Pretty damn close for a bad equation.
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Old November 10 2012, 08:52 PM   #53
Edit_XYZ
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Re: What happened to the Romulan Empire after Romulus was destroyed

EmperorTiberius wrote: View Post
No actually, you got it wrong yet again. With the average growth rate of 1.3, US population would be: 325,946,526
Pretty damn close for a bad equation.
Actually, the 1,3 number was obtained post factum. Let's take immigration into account - and we'll get a number of, at most, ~0,6-0,8 (average for the last century) - which in in steep decrease (for the last decades or so, the figure is actually below the replacement factor in most developed countries).

You see? It's easy to do - doctoring the data to get what you want and be in rough conformity with the facts.
If you use such numbers, you can obtain a curve blunt enough to match almost anything you want. And it's getting blunter.
Needless to say, you can never predict anything with such methods.

And 325946526 is pretty far from your 'conservative' 0,02 per year which gave 713893177.

And yet, you go ahead with malthus this, malthus that.
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Last edited by Edit_XYZ; November 10 2012 at 09:09 PM.
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Old November 10 2012, 09:19 PM   #54
R. Star
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Re: What happened to the Romulan Empire after Romulus was destroyed

The correct answer will invariably be "whatever the plot requires."

If they want a weakened Romulan empire, they can manufacture the supporting facts easy enough about how epidemics, industrial failings and manpower shortages cause it's downfall.

If they want a resurgent Romulan empire all they have to do is say okay Romulus is gone, but the other few dozen colonial worlds are doing just fine and the Empire keeps going with a change in the location of it's capital.

A pity ST09 had to screw up the main universe while introducing their physics altering alternate one.
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Old November 10 2012, 09:26 PM   #55
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Re: What happened to the Romulan Empire after Romulus was destroyed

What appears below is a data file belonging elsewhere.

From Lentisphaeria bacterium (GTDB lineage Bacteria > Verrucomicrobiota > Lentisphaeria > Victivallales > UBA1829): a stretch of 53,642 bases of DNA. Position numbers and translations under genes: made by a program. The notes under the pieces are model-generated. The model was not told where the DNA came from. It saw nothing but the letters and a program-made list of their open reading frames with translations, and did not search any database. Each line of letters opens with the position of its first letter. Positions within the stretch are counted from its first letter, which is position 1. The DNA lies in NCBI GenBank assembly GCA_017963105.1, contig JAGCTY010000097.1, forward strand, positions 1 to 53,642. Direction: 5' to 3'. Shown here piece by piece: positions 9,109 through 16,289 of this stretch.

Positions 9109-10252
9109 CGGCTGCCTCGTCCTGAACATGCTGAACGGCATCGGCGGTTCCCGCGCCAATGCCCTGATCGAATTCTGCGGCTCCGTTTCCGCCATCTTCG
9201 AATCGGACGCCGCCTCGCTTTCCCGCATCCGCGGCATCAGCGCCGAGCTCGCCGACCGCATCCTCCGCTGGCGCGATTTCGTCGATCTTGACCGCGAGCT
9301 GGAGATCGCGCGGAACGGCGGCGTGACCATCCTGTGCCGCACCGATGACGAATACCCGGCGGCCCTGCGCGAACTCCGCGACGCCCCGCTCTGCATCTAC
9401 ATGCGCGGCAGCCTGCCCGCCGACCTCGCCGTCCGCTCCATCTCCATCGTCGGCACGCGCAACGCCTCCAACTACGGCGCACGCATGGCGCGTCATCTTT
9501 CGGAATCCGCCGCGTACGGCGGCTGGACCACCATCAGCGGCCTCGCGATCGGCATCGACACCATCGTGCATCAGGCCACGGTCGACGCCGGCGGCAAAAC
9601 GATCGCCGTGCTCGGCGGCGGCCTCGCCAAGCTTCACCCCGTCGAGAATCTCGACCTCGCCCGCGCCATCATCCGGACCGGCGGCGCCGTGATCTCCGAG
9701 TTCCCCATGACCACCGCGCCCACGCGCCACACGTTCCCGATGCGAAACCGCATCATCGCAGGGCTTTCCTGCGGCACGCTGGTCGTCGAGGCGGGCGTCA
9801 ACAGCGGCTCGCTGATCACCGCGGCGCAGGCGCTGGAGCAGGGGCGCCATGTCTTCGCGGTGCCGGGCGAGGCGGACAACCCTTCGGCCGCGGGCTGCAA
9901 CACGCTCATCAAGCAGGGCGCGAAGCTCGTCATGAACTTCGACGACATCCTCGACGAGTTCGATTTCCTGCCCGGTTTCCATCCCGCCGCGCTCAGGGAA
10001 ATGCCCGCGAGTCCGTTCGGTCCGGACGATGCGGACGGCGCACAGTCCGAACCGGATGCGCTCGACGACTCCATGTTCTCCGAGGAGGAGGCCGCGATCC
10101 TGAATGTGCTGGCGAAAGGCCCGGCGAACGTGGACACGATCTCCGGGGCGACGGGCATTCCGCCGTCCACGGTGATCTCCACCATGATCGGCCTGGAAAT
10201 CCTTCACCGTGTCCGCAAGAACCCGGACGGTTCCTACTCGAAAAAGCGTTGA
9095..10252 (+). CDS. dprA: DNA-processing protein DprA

I'd say the flop of Nemesis and cancellation of Enterprise did a lot more to screw up the Prime universe than blowing up Romulus!
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Old November 10 2012, 09:29 PM   #56
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Re: What happened to the Romulan Empire after Romulus was destroyed

Edit_XYZ wrote: View Post
So - every romulan couple has to have 3 children per 30 years
My scenario was a generation of fifty years (being Vulcanoids), and a average of three surviving children.

My great'grandmother Izabel had ten, of which seven lived to begin parenting children, plus there was 1 adopted child. She had 14 son/daughter-in- laws (there were some re-marriages), 33 grandchildren, and 115 great'grandchildren (one of whom is me).

every romulan couple has to have at least ~4 children per 30 years (a few "spares").
Yes, I agree. The birth rate would be higher than the survives to reproduce rate.

Which raises the problem: how does a colony manage to feed/educate/etc a population 3 times as numerous as the preceding one, every 30 years?
By producing lots of farmers, teachers, craftsmen, storekeepers, technicians. In other words, children.

Romulans must hand-wave resources in order to support these next generations.
Remember, they arrived on Romulas a technological people.

One - of many - relevant information: "The total fertility rate in the United States estimated for 2011 is 1.89 children per woman, which is below the replacement fertility rate of approximately 2.1"
Don't forget to into account that in addition to the 4 million people born in America in 2011, there were an additional 690,000 who were naturalized as citizens last year. About 11.8 percent of Americans were born outside of the country. But they are still Americans, regardless of their birthplace. And they are part of our ongoing population increase.

Not all Romulans would be born on Romulas, but they would be part of the total population of Romulans.

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Old November 10 2012, 09:46 PM   #57